As a photographer, you sometimes have to improvise in a major way. Meaghan and I hired a particular studio at Dance Base Edinburgh because of a really interesting piece of art on one of the walls I intended to use as background. But when we entered the studio, that piece of art was no longer there. It was difficult for me to conceal my bitter disappointment, but there was nothing I could do but try to make the session a success after all.
It is not straightforward to light paint reflections, but when it works, I love the results.
Since the studio also had a mirrored wall, I decided to start with a couple of set ups involving Meaghan and her reflection. I knew from a previous light painting session with Karen that I could get some nice pics out it. And it gave me some time to think about what to do next.
When people ask me what they should wear, I always answer ‘something colourful’! I give top marks to Meaghan for the outfit. Really works well with the background.
When I noticed the wood texture and the two windows, I knew I had my next background. We tried a number of poses and those are my favourites. Meaghan did an incredible job of standing still while I light painted her.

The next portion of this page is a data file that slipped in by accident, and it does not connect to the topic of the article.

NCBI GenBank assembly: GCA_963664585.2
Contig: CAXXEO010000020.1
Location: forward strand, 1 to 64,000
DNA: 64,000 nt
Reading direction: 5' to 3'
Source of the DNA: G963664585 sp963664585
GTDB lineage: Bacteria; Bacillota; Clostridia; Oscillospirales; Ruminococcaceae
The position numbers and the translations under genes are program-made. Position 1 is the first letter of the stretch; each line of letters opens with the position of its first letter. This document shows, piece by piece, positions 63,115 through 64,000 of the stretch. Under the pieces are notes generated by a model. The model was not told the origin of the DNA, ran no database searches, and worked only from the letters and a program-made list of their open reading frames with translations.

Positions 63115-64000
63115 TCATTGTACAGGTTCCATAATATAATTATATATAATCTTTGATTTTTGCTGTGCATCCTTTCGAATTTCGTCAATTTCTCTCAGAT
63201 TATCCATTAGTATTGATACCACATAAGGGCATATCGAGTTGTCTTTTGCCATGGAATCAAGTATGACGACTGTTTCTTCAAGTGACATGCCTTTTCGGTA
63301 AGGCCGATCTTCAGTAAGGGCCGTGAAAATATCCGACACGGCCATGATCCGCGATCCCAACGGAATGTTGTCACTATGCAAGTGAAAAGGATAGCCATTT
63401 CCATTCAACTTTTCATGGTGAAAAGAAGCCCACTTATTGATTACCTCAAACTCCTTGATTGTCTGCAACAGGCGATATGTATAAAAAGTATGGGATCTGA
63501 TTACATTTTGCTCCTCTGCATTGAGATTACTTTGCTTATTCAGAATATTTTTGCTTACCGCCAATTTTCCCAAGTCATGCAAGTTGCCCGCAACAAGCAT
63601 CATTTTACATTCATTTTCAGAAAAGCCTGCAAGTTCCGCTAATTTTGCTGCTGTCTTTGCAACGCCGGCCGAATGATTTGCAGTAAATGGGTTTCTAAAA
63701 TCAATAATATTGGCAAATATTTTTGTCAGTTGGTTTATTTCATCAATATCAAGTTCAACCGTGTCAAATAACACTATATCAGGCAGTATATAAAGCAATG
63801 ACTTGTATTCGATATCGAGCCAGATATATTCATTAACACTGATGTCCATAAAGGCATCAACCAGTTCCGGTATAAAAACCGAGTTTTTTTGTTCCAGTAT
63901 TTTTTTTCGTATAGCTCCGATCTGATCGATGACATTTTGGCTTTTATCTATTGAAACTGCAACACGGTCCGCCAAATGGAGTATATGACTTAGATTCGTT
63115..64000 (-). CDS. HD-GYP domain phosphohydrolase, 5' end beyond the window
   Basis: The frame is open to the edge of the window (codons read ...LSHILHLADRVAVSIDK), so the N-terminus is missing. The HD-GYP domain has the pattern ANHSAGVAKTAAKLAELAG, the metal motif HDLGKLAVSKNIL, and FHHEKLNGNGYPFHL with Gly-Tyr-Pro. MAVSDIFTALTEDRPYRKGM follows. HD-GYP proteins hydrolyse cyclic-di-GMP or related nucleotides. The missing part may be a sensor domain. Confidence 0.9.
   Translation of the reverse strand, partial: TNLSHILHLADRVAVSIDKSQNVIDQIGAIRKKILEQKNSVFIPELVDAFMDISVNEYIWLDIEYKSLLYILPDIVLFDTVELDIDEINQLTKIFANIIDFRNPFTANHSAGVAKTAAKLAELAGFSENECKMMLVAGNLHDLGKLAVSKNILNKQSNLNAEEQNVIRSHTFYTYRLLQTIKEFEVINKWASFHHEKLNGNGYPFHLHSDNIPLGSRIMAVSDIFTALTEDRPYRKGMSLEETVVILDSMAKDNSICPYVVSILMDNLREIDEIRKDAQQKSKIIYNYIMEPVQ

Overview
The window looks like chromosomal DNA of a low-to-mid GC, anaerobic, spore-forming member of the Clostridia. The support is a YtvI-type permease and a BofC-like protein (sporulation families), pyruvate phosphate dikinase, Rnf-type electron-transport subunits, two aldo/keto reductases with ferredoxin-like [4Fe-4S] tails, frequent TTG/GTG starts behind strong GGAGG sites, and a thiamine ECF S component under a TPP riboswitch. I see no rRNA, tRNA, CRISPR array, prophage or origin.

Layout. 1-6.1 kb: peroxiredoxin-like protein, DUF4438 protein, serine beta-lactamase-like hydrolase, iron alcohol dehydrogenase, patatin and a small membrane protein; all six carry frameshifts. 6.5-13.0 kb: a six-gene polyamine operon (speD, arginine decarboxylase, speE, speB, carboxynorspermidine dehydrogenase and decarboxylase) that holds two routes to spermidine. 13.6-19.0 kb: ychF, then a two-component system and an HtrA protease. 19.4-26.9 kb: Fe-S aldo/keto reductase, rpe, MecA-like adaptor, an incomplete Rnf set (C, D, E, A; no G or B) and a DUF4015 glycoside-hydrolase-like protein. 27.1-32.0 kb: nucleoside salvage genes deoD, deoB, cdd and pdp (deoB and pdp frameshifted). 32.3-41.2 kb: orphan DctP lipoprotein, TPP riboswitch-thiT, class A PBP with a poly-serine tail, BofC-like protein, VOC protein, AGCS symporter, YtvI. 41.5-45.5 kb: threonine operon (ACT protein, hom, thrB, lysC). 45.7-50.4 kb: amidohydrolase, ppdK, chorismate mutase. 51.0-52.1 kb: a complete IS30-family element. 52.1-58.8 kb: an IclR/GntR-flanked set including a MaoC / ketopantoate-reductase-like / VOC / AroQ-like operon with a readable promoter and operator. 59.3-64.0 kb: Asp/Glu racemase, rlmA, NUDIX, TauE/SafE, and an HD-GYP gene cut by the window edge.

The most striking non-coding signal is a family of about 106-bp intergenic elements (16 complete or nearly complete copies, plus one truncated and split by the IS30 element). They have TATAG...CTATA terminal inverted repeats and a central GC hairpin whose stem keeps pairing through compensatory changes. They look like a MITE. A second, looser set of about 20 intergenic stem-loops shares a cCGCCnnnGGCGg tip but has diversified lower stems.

When light painting, it doesn’t take much of a background to add interest to the photo. That’s one of the things I love about light painting.
By then I felt I had some nice pics and I could therefore afford to experiment a little bit. I had seen some pictures of people posing in a chair like Meaghan does in the photograph below, and I wanted to see what this kind of pose looks like when the subject is light painted.
One of the benefits of having the subject sitting down on a chair is that it makes it easier for the person you are light painting to stand still.
We also tried a number of poses with Meaghan down on the floor. I didn’t really care for most of them, but this one below was a really nice surprise to me. I quite like it. Let me know in the comments which photograph in this blog post is your favourite.
Going for a spotlight effect, with the light coming down. But I always light the face using butterfly lighting, for a more flattering look.